There are asymptomatic cases of Covid-19, where people have no symptoms, or symptoms so mild they're unrecognizable. But people who are asymptomatic when they test positive may still develop symptoms in the days ahead -- and they can still spread the virus.
"If you're diagnosed with Covid, you're told go home, stay there and don't bother coming to the hospital until you start having shortness of breath," Dr. Carlos del Rio, an infectious disease expert at Emory School of Medicine, told CNN.
"They don't have shortness of breath," del Rio said of people with mild illness -- but they should monitor their oxygen levels for any indication that they could be progressing to a more severe form of the disease.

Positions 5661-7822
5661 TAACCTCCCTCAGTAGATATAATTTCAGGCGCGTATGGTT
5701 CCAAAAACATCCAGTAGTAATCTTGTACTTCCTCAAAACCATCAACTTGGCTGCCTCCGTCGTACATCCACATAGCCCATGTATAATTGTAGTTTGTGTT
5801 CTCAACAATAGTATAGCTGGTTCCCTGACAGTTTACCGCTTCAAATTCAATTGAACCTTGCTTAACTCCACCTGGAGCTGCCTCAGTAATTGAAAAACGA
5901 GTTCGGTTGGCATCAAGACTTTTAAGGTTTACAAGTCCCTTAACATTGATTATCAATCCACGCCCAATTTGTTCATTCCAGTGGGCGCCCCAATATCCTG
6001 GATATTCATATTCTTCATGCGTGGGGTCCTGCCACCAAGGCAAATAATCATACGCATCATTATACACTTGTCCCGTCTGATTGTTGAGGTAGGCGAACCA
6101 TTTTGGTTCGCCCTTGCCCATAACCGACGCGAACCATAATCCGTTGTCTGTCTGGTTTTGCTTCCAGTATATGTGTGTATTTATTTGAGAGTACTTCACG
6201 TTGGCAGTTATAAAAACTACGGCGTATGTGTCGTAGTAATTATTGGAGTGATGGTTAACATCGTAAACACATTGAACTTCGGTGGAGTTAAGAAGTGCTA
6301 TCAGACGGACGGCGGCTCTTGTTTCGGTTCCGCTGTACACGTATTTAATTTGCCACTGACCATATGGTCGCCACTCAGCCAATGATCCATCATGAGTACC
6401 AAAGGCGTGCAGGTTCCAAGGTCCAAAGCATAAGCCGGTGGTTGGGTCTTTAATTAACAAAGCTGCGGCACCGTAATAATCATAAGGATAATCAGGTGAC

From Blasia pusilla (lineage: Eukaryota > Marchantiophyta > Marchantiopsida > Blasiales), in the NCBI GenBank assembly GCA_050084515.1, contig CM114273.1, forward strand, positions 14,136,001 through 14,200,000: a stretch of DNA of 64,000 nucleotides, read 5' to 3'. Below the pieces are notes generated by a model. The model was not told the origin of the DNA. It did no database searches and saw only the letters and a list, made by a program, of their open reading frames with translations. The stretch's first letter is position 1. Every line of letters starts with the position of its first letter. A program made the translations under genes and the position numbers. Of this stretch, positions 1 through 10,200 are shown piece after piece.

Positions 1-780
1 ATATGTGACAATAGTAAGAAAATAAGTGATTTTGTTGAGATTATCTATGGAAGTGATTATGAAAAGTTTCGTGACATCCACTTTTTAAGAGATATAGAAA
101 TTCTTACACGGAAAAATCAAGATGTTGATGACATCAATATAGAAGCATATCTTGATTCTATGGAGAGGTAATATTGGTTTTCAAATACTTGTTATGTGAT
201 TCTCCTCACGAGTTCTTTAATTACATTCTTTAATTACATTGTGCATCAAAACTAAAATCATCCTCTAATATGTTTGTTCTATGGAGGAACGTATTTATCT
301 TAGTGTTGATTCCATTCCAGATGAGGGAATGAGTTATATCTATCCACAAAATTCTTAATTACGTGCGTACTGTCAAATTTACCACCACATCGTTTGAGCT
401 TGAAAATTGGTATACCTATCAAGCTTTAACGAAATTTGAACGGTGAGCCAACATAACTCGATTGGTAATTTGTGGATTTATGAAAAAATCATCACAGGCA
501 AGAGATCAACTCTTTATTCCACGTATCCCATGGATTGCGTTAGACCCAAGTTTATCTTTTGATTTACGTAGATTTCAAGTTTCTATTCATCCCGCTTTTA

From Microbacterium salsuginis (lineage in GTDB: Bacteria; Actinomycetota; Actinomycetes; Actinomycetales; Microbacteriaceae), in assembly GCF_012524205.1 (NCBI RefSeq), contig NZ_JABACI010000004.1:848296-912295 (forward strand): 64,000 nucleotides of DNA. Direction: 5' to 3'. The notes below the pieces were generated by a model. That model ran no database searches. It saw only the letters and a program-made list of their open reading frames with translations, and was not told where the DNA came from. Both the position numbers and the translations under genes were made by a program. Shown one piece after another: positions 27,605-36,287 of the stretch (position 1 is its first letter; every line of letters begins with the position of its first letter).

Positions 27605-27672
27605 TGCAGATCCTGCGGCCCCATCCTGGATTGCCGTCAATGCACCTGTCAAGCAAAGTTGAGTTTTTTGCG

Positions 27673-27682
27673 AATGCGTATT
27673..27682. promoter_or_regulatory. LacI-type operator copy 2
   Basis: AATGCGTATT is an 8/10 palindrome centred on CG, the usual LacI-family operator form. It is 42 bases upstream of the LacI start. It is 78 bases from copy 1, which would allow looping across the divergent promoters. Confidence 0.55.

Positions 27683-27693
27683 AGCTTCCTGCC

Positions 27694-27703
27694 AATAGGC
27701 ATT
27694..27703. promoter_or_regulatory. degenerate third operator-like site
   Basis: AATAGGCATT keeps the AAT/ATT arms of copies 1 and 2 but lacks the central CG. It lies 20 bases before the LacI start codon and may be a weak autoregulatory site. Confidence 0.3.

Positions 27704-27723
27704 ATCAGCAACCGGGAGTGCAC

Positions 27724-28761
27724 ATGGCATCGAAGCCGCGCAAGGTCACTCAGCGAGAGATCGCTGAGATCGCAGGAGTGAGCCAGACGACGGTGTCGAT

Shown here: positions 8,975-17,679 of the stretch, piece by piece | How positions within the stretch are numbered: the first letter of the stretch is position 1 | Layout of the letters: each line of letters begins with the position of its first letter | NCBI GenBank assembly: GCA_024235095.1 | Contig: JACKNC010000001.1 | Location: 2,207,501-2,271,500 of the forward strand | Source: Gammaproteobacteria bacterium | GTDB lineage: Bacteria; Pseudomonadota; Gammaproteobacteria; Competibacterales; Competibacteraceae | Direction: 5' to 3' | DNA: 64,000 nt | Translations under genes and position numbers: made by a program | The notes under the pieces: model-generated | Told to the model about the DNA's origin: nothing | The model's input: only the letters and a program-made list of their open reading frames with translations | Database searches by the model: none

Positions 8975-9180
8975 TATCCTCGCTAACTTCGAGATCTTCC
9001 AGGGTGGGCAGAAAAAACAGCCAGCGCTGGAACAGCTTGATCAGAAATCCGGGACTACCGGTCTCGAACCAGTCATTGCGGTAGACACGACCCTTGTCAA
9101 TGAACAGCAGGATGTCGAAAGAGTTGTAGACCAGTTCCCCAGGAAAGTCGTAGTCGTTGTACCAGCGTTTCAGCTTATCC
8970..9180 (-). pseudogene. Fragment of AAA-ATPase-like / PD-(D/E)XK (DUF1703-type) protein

"The great majority of people with mild (symptoms), stay as mild," del Rio added.
Mild may not be easy, though. Some patients experience Covid-19 symptoms long after they would expect to feel better, and even after they've stop testing positive for it.
The infection can turn into a prolonged illness, even among young adults without underlying health conditions. The CDC reported in July that 35% of those surveyed by the agency said they still weren't back to normal more than three weeks after first testing positive for the virus.
"You can have mild Covid and still be a long hauler," del Rio said, referring to people who experience mild coronavirus symptoms -- such as fever, cough, sore throat, muscle pain and loss of taste or smell -- for weeks or months after testing positive for the virus.
What is moderate Covid-19 illness?